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Puerto Rico Statehood Protests To Be Staged Before Congress And White House, Rep. Jose Aponte Says

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Supporters of Alejandro Garcia Padilla, candidate for governor of the pro-commonwealth Popular Democratic Party, cheer during his closing campaign rally in San Juan, Puerto Rico, Sunday, Nov. 4, 2012. Puerto Rican voters will once again ponder the decades-old question over the island's political future when they go to the polls Tuesday: What kind of relationship do they really want with the United States? Officially, the Caribbean island is the U.S. Commonwealth of Puerto Rico, a semi-autonomous | AP/File

Some Puerto Rican leaders continuing clamoring for statehood.

Rep. José Aponte of the pro-statehood New Progressive Party (PNP, in Spanish) said Sunday that he’d lead protests before the U.S. Congress and the White House in March to pressure lawmakers on the issue, El Nuevo Día reports.

To prod supporters to action, Aponte said that U.S. lawmakers historically “respond to situations when there’s pressure,” citing the abolition of slavery, the adoption of women’s suffrage, and the granting of statehood to Tennessee, among other examples, according to El Nuevo Día. “We have to make ourselves felt,” Aponte said.

Aponte picked March 2 for the protest to commemorate the anniversary of the date that Congress extended U.S. citizenship to Puerto Ricans in 1917. Two months later, Congress extended conscription to the island and drafted 20,000 Puerto Ricans to fight in World War I, according to Politico.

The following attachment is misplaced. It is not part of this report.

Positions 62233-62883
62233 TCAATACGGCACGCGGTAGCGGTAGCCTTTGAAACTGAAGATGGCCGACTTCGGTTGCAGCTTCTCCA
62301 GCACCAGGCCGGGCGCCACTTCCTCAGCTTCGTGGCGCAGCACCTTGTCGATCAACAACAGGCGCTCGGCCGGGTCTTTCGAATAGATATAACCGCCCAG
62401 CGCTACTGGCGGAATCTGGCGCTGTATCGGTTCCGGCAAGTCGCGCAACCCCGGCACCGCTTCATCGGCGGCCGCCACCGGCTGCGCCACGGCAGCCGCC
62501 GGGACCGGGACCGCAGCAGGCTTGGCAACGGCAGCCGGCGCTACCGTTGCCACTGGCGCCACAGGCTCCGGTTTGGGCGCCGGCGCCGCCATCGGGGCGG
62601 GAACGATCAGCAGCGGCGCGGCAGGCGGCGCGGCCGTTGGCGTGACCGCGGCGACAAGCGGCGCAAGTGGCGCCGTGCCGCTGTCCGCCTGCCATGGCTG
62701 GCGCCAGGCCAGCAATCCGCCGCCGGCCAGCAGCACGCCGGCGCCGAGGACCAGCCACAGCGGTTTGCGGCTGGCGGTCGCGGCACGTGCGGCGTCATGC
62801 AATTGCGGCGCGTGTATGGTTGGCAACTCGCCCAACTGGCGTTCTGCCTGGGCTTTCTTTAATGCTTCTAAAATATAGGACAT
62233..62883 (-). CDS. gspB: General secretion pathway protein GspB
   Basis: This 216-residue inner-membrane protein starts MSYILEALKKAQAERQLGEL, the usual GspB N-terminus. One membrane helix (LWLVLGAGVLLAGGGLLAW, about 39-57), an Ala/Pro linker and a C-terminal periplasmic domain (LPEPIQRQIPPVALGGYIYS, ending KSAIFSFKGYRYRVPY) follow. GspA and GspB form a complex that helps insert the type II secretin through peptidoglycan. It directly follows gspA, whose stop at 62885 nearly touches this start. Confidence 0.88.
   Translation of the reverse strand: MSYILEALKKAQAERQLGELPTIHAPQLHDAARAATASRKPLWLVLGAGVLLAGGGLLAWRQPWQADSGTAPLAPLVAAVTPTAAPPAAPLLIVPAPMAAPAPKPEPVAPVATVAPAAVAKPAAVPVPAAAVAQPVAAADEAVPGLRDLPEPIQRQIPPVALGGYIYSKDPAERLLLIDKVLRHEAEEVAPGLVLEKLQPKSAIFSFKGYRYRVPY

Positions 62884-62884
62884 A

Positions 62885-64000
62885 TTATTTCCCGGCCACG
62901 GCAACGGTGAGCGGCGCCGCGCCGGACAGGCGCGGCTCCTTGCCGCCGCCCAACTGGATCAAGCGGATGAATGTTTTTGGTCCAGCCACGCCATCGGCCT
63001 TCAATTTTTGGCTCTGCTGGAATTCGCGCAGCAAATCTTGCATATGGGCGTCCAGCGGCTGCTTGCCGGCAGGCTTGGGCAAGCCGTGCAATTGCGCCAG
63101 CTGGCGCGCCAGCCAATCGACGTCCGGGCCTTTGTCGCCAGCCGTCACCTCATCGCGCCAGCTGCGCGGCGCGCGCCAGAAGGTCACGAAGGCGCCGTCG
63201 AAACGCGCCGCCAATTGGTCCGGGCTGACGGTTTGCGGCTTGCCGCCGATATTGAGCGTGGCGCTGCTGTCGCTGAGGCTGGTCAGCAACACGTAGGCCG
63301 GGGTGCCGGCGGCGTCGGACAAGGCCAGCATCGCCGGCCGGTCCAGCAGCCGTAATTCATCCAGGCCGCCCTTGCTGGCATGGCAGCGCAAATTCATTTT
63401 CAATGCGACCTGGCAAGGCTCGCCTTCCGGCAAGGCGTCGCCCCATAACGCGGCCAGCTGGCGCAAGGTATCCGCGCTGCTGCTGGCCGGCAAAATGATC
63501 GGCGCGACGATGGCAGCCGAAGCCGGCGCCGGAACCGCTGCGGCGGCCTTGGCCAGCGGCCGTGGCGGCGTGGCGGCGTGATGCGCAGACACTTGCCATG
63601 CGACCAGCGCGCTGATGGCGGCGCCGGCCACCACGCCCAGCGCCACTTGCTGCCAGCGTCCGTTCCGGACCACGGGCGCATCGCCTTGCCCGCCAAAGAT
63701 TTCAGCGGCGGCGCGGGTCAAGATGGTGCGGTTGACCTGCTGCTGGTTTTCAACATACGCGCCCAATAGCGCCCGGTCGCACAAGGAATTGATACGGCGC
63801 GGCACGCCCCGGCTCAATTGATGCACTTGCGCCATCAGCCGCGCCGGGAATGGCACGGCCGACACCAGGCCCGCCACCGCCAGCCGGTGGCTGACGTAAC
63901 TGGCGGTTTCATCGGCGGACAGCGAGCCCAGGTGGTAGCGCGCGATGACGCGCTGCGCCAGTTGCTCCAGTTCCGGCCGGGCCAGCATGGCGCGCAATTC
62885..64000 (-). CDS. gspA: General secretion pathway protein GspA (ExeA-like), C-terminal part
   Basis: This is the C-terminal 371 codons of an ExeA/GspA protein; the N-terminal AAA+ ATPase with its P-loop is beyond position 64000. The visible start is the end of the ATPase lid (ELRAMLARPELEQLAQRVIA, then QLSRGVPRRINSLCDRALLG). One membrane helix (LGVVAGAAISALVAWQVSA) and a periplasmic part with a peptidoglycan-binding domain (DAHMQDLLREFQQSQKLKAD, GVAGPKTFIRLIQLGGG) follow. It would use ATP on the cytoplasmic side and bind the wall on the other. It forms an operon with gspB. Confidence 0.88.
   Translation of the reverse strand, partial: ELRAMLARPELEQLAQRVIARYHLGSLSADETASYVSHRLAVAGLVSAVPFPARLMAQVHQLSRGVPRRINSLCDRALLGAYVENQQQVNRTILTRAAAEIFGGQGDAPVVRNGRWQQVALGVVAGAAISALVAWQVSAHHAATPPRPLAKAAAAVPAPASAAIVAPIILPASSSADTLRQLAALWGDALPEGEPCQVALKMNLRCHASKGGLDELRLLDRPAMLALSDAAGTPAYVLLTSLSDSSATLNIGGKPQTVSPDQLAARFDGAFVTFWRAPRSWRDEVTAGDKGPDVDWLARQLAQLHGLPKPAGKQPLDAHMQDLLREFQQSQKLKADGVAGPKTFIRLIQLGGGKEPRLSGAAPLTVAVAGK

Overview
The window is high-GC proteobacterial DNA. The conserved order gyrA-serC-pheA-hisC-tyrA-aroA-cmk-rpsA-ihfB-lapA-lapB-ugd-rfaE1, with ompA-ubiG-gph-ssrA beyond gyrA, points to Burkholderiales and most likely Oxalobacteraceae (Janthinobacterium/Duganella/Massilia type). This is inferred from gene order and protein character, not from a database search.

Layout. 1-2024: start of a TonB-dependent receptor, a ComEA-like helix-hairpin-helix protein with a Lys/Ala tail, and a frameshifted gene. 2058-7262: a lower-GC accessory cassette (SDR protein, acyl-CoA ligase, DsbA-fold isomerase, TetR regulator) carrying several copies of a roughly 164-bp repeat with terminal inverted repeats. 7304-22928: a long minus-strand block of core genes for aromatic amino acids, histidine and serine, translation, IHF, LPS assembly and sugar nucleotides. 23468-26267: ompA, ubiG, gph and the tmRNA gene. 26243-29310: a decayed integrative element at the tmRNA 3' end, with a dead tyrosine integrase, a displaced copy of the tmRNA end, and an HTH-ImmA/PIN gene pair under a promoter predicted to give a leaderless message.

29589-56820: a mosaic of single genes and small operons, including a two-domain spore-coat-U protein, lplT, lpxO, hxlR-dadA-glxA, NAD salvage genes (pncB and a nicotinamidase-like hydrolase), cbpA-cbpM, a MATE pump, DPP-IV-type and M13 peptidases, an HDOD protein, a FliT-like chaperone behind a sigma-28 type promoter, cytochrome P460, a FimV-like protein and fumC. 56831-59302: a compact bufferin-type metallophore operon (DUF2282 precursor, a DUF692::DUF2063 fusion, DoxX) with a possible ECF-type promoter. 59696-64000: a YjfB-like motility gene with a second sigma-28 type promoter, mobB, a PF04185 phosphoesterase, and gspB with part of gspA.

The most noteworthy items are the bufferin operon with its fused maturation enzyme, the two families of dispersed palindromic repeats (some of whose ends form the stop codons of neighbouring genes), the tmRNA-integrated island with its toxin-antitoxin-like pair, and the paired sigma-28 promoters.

It’s not yet clear whether Aponte will be protesting alone or with the backing of his party. The PNP doesn’t plan to organize any pro-statehood activities in Washington at the moment, El Nuevo Día reports.

Puerto Rico voted on its territorial status in a two-part referendum on Nov. 6. First, It asked voters if they wanted to keep their current U.S. commonwealth status. Dissatisfaction emerged victorious with 52 percent of the vote.

The referendum then asked if voters wanted to become a U.S. state, an independent country, or a freely associated state -- a type of independence in close alliance with the United States.

Statehood received 61 percent of the votes from those who answered the second question, but over 470,000 voters intentionally left the second question blank, meaning that only 45 percent of those casting ballots supported statehood.

Statehood advocates, including outgoing governor Luis Fortuño and Rep. Aponte argue that a majority of voters supported statehood, but the creative math has not convinced U.S. lawmakers or the White House.

Meanwhile, nationalist sentiment also remains in Puerto Rico. A bill submitted to the territory's legislature last week aims to penalize raising the American flag on public buildings unless it flies beside a Puerto Rican flag.

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